New Leadership and the Need to Design for Deep Learning

"Learning should be irresistibly engaging, elegantly efficient, technologically ubiquitous, and steeped in real life problem solving."

Michael Fullan has been a leader in educational innovation for more than two decades. Last term he spent a day working with AISNSW member school leaders and executive on the theme New Leadership and Deep Learning. This work recognises the need for educational change, making use of both old and new effective pedagogical and leadership approaches. It focuses on learning at all levels – students, teachers and leaders – and the leveraging of knowledge and relationships within and between schools to support students to learn in ways that equip them for a fast-changing world. 



Deep Learning

Part of the day focused on Deep Learning – defined by Mr Fullan “as quality learning that sticks with you for the rest of your life”. Deep Learning includes the Six Global Competencies (or 6 Cs): creativity, critical thinking, communication, collaboration, character, and citizenship. He noted that four of these competencies have been around for some time, but it was not until the final two were added and integrated into the set that student learning really took off. Having a clear understanding of each competency and associated learning goals is central to the approach. 

According to Mr Fullan, learning should be irresistibly engaging, elegantly efficient, technologically ubiquitous, and steeped in real life problem solving. These characteristics are scaffolded through precision of pedagogy – the leveraging of effective pedagogical practices (old and new), learning partnerships (vertical and horizontal), engaging learning environments, and the appropriate use of digital technology – and are further supported and fostered through collaborative inquiry.

Of note in this approach is the capacity for Deep Learning to re-engage disconnected learners and impact on inequity within the educational environment and beyond. Belongingness and engaging pedagogy are key to re-engaging disconnected learners, and both of these aspects are embedded within Deep Learning.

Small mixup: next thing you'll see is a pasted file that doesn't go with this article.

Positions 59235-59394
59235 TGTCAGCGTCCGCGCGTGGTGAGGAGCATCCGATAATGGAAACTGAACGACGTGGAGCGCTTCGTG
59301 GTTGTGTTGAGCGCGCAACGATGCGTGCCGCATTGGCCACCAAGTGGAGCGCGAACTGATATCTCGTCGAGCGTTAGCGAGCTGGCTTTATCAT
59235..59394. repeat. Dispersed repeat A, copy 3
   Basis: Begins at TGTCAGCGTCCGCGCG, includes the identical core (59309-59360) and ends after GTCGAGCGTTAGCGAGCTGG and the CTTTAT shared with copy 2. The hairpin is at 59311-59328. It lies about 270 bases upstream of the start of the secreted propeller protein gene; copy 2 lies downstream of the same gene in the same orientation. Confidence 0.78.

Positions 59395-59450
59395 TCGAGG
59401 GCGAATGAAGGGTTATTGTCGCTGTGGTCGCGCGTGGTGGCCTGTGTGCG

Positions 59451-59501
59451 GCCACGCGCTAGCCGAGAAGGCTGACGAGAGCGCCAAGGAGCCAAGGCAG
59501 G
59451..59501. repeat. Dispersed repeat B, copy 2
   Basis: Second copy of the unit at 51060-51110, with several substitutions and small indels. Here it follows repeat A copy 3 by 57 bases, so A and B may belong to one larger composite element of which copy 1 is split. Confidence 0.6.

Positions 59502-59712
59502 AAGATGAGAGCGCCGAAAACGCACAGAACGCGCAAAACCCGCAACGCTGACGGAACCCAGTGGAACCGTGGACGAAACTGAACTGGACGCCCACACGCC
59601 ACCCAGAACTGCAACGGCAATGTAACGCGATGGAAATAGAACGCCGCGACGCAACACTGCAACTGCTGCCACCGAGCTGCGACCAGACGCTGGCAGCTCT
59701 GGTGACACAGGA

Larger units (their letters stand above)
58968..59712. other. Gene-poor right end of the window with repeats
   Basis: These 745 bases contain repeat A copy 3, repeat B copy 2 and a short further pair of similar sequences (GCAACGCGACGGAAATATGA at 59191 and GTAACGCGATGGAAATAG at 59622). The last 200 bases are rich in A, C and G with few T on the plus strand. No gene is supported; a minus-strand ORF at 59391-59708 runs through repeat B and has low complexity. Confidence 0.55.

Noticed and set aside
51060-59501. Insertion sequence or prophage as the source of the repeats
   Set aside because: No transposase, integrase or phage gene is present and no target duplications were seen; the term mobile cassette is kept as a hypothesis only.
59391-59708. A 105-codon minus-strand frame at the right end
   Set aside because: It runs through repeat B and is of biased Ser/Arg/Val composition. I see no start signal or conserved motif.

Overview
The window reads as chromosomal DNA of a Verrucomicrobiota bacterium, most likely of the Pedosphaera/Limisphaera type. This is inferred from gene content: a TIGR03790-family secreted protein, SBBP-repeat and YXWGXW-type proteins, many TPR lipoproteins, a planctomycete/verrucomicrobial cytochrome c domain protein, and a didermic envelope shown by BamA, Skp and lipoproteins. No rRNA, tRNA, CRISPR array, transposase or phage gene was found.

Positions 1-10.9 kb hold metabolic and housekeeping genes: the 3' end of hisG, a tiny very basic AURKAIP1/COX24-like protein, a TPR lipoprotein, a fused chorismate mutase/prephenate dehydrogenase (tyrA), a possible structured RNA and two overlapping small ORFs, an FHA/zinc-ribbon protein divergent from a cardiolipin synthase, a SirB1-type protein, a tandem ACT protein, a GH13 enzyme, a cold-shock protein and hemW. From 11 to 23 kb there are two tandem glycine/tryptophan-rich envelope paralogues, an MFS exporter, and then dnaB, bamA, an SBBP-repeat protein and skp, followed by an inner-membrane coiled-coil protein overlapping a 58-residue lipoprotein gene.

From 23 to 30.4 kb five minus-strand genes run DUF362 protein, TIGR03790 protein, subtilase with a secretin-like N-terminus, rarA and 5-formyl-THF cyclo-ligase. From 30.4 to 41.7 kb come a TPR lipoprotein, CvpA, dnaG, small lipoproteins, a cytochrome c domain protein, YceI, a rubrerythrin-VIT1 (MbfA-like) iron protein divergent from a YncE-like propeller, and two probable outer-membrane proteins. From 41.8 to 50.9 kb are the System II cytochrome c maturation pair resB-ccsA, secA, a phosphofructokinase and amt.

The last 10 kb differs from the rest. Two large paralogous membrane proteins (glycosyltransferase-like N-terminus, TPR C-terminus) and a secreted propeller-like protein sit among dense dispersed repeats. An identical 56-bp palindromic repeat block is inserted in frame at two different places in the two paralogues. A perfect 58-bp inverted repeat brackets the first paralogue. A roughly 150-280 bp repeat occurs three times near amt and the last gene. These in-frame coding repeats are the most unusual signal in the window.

New Leadership

The rest of the day focused on New Leadership, an approach that recognises the power of leading from the middle. At the core is the Coherence Framework (see above), which lays out the four key aspects of effective leadership:

  • focusing direction
  • creating collaborative cultures
  • securing accountability
  • deepening learning.

These aspects work synergistically to capitalise on the knowledge resources already in place, align the school community in a systemness mindset, and ensure a shared understanding of the nature of the work.

New Leadership ensures all leaders are engaged in active learning alongside and with their teachers and students, and recognises that effective leaders are both experts and apprentices. Maintaining quality lateral relationships – within schools and with other schools – and creating and maintaining rich cultures of interaction ensures that the work lives beyond the leader.

It was clear that much of what Mr Fullan had to say, and proposed as a way forward, resonated deeply and inspired many. 

Member School Invitation: Designing for Deep Learning

Schools are invited to join the AISNSW Designing for Deep Learning network to engage in learning based on the findings of this important research. 

For further information please email Kelly Borg or Tiffany Roos.